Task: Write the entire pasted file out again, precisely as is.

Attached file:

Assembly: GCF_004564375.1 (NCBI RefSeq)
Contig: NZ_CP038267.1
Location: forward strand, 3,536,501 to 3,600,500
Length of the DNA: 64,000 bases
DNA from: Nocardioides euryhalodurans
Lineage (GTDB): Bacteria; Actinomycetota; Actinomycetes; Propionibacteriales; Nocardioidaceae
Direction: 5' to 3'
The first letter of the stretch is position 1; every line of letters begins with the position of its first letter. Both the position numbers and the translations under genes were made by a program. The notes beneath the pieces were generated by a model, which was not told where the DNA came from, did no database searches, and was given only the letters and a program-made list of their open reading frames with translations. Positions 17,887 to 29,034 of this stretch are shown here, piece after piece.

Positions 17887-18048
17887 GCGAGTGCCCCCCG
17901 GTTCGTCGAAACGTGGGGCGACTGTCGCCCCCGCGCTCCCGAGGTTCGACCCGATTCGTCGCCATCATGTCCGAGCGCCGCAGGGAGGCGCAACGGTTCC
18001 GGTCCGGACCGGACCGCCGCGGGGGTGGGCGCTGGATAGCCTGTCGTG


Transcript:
Assembly: GCF_004564375.1 (NCBI RefSeq)
Contig: NZ_CP038267.1
Location: forward strand, 3,536,501 to 3,600,500
Length of the DNA: 64,000 bases
DNA from: Nocardioides euryhalodurans
Lineage (GTDB): Bacteria; Actinomycetota; Actinomycetes; Propionibacteriales; Nocardioidaceae
Direction: 5' to 3'
The first letter of the stretch is position 1; every line of letters begins with the position of its first letter. Both the position numbers and the translations under genes were made by a program. The notes beneath the pieces were generated by a model, which was not told where the DNA came from, did no database searches, and was given only the letters and a program-made list of their open reading frames with translations. Positions 17,887 to 29,034 of this stretch are shown here, piece after piece.

Positions 17887-18048
17887 GCGAGTGCCCCCCG
17901 GTTCGTCGAAACGTGGGGCGACTGTCGCCCCCGCGCTCCCGAGGTTCGACCCGATTCGTCGCCATCATGTCCGAGCGCCGCAGGGAGGCGCAACGGTTCC
18001 GGTCCGGACCGGACCGCCGCGGGGGTGGGCGCTGGATAGCCTGTCGTG